If an election were held and the only choices were Hitler and Stalin, I would pick one. I do not endorese the idea that there are some candidates so bad that one should never endorse them regardless of the other options available. In other words I endorse:

    That being said I do not unqualifiedly reject the idea of abstaining or voing for 3rd party candidates, it's just that I would do this only if I thought it would actually do some good. If Gandhi were also on the ballot (as a hopeless 3rd party candidate) and if voting for him would in fact successfully send an important message that there are alternatives, then I'm not saying you can't vote for Gandhi. I'm just saying you have to weigh this against the importance of actually helping to decide what happens. In other words I endorse:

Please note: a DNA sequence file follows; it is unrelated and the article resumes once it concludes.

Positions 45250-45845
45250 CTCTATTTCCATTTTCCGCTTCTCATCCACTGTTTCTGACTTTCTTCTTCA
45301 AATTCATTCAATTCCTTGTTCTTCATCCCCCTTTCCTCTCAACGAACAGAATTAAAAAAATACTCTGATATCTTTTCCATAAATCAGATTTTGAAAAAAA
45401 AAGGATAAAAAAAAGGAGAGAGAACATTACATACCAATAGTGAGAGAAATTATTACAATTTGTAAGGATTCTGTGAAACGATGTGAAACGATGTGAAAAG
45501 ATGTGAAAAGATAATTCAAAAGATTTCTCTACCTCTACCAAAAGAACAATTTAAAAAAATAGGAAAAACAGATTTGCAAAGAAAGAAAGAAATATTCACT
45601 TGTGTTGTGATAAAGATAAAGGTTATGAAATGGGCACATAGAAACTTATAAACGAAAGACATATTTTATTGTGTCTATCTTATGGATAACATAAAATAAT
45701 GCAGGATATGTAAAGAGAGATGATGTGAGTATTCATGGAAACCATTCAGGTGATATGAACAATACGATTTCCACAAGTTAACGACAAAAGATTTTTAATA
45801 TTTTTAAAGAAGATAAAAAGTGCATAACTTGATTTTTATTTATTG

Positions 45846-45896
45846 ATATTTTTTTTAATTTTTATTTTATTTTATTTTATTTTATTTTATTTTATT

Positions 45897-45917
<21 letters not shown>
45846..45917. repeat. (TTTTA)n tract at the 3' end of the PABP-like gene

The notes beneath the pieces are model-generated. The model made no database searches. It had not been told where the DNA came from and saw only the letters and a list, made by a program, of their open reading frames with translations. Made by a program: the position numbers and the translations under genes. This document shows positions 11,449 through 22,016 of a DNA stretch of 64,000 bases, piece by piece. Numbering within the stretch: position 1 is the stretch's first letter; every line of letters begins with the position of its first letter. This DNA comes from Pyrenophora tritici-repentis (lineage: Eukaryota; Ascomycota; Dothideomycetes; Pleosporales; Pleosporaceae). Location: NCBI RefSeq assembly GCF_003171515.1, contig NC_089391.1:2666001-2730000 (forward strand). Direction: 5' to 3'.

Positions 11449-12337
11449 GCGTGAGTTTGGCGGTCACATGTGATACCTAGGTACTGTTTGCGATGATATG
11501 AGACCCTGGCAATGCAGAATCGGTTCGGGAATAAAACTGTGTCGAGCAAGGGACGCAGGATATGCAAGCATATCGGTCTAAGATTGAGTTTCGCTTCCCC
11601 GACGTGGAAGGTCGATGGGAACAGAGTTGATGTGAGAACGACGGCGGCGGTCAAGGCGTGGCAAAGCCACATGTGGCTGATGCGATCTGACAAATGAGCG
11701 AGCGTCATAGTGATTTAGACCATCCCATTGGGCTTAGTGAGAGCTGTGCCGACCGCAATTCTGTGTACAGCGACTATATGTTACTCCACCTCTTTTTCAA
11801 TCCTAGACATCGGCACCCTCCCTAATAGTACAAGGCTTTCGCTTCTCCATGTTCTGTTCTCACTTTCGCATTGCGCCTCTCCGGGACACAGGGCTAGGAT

* Always choose lesser evil UNLESS option which does even more expected good is available,

    but not

    * If Candidate badness > some amount X, do not vote for them regardless of what other options are available.

    Anyway, I doubt very much that Clinton and Trump are equally bad so that they can't be distinguished. The difference between two large numbers is more likely to be large than the difference between two small numbers, if they seem indistinguishably bad that seems like it might just be caused by sensory overload. In my view, the worst case scenarios for a Trump presidency are a lot scarier than for a Clinton presidency. If Trump uses nuclear weapons I'm sure the two candidates won't seem very similar any more. The worst case scenarios for the Presidency are really bad and we can't round them all off to "eh, can't possibly support that"!